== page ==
News / Edmonton

Panel says Alberta must change 'discriminatory' beer rebate

The panel says the rebate for Alberta-based small breweries violates Canada’s Agreement on Internal Trade

Edmonton-based Situation Brewing Company founder Wayne Sheridan said if the province has to scrap its rebate policy for small breweries, it could affect the sustainability of his business.

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Edmonton-based Situation Brewing Company founder Wayne Sheridan said if the province has to scrap its rebate policy for small breweries, it could affect the sustainability of his business.

An expert panel has determined Alberta’s rebate program for small Alberta brewers is “discriminatory” and violates Canada’s Agreement on Internal Trade (AIT).

Now they're asking the province to change its policies to comply with the agreement within six months. The panel is assembled under the AIT to adjudicate disputes, which in this case was between Calgary-based Artisan Ales and the Government of Alberta.

After introducing a new tax structure for small breweries in 2015, the Alberta government tweaked their policy in 2016 to have a consistent tax rate across the board for all small brewers. But they also introduced a rebate program for Alberta-based companies, which out-of-province breweries objected to.

A spokesperson from Finance Minister Joe Ceci’s office told Metro the government is reviewing the decision and will have more to say in the coming days.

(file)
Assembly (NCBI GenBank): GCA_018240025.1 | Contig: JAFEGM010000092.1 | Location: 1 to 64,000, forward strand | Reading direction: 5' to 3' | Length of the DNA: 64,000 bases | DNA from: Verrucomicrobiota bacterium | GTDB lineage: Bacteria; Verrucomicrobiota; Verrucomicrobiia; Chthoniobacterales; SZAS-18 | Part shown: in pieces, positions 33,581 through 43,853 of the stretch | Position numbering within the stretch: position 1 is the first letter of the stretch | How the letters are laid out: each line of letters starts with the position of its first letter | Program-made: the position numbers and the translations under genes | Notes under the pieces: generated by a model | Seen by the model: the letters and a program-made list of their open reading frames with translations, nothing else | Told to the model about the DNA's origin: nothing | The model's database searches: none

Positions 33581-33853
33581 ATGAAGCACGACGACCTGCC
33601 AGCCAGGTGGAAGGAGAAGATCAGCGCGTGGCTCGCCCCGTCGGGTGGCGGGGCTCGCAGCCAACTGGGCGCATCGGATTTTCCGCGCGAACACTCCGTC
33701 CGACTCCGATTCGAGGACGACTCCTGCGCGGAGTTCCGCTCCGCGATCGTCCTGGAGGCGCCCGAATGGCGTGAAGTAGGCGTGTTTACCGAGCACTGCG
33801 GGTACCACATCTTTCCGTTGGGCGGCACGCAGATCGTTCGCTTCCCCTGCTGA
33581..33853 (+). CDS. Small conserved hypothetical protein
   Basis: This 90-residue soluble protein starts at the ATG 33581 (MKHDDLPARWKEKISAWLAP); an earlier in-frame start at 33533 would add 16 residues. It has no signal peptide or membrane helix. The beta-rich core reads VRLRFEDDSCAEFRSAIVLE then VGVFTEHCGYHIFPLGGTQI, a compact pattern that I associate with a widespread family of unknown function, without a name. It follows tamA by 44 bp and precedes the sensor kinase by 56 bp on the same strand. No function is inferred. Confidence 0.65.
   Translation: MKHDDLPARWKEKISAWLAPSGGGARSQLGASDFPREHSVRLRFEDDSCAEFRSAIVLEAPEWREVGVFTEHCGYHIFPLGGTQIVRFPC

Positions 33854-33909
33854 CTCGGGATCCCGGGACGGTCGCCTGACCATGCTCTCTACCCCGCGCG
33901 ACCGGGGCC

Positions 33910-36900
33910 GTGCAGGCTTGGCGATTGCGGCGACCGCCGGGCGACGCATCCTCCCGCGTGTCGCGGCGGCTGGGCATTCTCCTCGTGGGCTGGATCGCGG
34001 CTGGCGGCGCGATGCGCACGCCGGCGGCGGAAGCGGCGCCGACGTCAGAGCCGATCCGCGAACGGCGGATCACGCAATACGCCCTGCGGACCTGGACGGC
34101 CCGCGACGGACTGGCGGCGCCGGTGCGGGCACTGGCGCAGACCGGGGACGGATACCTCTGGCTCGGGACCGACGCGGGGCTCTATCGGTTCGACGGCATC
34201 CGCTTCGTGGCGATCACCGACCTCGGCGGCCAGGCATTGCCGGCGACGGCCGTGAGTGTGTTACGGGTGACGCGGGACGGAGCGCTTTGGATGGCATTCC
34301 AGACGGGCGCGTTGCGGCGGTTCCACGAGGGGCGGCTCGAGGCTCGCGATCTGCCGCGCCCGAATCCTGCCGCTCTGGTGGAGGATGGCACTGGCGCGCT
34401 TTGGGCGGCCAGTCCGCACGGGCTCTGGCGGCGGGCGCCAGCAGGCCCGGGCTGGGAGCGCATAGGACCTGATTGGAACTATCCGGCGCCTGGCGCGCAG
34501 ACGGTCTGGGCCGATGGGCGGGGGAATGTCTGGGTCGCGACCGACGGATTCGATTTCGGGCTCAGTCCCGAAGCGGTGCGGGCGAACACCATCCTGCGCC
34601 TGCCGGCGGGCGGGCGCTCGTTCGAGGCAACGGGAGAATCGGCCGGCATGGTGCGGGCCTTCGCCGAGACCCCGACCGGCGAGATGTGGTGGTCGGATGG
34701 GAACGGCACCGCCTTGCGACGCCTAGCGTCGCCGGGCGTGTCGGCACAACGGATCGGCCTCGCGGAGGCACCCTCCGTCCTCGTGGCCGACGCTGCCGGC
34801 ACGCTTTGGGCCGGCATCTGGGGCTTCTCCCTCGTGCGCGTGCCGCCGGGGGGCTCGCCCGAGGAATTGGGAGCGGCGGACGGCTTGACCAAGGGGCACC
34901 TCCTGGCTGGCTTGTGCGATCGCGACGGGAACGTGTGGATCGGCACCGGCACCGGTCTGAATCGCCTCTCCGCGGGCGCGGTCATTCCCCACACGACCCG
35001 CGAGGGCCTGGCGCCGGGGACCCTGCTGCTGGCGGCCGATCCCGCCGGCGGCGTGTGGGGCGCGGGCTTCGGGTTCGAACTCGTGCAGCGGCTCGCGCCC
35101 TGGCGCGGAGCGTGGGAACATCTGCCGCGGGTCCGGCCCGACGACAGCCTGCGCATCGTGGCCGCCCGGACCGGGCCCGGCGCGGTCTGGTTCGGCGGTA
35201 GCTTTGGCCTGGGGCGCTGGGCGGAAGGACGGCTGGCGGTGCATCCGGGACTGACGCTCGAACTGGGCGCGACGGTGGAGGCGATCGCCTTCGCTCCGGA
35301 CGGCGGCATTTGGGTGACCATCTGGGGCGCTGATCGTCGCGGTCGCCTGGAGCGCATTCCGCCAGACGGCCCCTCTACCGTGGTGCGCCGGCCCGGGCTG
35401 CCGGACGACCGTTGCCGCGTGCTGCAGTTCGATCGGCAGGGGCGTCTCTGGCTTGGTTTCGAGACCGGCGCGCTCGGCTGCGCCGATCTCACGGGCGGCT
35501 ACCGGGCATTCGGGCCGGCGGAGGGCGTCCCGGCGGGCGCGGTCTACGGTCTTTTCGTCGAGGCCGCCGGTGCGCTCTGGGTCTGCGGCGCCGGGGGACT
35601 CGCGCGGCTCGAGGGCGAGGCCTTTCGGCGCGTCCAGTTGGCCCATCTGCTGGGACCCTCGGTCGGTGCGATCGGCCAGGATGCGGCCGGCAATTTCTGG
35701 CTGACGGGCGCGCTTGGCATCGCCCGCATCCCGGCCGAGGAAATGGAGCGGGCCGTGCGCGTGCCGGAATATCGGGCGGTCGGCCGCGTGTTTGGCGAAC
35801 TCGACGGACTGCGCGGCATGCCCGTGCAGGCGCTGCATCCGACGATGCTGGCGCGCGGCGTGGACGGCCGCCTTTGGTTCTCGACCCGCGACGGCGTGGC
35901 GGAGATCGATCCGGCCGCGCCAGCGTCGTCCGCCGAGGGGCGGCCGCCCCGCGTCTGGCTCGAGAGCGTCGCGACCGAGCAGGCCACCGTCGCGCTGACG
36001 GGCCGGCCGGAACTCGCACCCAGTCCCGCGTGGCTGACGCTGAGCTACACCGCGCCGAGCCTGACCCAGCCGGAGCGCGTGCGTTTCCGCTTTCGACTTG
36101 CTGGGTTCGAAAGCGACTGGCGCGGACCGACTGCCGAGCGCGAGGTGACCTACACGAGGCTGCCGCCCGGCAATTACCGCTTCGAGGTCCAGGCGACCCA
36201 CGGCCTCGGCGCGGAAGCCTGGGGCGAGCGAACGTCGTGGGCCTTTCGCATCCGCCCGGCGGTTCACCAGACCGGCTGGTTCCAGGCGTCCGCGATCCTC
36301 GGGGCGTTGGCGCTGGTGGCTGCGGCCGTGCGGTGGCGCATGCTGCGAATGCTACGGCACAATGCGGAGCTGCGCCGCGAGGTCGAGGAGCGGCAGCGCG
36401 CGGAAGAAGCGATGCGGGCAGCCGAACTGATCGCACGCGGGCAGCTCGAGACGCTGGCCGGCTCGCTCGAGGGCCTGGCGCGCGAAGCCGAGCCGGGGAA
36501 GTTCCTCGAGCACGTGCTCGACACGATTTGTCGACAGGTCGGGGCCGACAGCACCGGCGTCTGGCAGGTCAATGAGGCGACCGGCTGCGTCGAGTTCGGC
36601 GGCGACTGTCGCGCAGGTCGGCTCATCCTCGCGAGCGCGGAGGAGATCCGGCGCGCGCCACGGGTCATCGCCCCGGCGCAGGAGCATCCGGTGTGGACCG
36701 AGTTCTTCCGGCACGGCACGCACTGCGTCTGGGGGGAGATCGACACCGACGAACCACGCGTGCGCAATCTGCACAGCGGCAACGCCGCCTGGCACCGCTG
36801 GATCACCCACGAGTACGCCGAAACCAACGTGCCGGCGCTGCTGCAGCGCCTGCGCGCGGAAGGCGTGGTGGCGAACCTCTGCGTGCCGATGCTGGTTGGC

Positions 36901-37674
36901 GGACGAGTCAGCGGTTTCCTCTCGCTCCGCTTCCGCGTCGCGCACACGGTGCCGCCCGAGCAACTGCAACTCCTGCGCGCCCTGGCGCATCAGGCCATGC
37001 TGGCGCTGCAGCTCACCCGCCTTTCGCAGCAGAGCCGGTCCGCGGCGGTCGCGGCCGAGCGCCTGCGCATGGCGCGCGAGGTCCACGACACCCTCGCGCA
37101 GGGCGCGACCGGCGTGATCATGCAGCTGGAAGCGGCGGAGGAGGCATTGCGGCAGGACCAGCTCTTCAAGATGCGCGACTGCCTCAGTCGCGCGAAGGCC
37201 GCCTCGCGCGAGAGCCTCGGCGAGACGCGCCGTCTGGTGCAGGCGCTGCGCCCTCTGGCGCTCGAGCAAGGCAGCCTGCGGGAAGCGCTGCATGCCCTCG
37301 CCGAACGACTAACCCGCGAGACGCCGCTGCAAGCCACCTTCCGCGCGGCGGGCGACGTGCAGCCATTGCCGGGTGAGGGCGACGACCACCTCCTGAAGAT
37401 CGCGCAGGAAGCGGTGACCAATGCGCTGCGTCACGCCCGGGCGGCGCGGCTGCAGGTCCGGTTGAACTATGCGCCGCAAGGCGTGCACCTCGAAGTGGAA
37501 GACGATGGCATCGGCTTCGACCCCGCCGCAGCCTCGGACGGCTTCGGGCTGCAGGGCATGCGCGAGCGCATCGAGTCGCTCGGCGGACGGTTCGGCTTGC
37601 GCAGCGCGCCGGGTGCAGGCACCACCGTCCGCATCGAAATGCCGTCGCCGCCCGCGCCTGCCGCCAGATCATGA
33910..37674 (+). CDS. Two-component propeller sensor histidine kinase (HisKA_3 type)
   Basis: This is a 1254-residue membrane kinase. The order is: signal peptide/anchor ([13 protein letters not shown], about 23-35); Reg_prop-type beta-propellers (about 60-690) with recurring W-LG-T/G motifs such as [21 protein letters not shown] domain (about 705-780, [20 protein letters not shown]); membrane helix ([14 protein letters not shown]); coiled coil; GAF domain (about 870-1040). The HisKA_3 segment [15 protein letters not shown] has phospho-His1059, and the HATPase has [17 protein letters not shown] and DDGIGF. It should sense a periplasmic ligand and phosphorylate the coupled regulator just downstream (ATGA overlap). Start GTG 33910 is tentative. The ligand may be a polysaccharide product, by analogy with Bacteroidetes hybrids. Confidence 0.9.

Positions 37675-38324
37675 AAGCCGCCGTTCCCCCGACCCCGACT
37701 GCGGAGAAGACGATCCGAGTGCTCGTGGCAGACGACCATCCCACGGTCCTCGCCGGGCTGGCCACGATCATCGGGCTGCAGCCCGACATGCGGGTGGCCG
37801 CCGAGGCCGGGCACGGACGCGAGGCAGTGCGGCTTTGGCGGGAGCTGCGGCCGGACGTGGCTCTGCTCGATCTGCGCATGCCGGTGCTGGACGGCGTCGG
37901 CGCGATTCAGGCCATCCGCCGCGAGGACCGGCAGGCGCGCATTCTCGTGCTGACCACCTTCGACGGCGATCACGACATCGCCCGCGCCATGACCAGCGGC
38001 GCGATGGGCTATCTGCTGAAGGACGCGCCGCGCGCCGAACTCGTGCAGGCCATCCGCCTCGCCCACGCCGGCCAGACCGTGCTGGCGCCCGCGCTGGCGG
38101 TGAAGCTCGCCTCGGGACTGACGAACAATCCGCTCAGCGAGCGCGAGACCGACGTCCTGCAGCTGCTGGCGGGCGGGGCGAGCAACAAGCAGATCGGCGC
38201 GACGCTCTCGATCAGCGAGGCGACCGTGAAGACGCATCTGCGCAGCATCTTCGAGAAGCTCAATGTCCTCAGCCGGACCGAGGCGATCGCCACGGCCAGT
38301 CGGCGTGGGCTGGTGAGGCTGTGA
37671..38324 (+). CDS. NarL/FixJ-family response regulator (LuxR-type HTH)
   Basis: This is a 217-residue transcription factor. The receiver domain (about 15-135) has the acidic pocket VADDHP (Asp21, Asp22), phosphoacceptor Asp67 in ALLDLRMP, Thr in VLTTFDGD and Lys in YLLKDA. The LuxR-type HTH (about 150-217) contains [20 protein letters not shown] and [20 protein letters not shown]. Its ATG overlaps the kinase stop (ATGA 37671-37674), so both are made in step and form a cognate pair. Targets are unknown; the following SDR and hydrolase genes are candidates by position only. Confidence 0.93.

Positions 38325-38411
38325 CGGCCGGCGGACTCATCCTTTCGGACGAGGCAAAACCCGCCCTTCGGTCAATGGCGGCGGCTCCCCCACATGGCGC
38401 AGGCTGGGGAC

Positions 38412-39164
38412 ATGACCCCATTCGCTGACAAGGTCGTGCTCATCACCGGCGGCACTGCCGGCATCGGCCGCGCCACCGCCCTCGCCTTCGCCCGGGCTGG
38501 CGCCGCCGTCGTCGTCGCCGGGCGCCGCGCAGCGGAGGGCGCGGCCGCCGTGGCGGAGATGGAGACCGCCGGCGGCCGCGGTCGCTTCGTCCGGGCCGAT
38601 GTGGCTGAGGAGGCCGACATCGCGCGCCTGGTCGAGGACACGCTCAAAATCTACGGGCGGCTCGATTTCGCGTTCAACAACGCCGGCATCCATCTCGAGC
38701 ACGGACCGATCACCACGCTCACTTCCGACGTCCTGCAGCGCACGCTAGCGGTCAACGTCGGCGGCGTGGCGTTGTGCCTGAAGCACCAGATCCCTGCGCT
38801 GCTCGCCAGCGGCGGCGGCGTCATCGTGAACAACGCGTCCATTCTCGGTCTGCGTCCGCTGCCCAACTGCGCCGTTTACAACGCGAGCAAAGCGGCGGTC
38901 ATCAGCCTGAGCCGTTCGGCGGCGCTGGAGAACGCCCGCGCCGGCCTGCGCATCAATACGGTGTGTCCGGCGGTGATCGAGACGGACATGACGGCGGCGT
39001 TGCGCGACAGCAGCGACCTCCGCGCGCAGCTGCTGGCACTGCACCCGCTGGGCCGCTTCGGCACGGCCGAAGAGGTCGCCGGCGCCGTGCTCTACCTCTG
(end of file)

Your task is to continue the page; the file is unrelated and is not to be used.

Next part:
Edmonton-based Situation Brewing Company founder Wayne Sheridan said the rebate program has been a boon to his business and helps "level the field" for small brewers because they pay much higher costs for labour and equipment when compared to large companies.

“It will put us back at a slight disadvantage (if changed) … it kind of throws us into the world market, whether we’re exporting or not, we’re getting no protection,” he said.

“It’ll call into question our sustainability,” he added. 

Derek James From, a lawyer for the Canadian Constitution Foundation, said while it’s perfectly fair to support local breweries, the government’s approach was unconstitutional.

"Alberta’s going to have to come up with a new way to accomplish the same goal," From said. "They can support local brewers … what they can’t do is punish people like Artisan Ales who are importing into the province."

Sheridan wouldn’t characterize the ruling as good or bad, but said he does ultimately believe it will make small Alberta brewers less competitive if the rebate is eliminated.

“Do you want cheapest beer from the widest number of (providers)? Or do you want a burgeoning local craft beer scene? Because you can’t really have both.”

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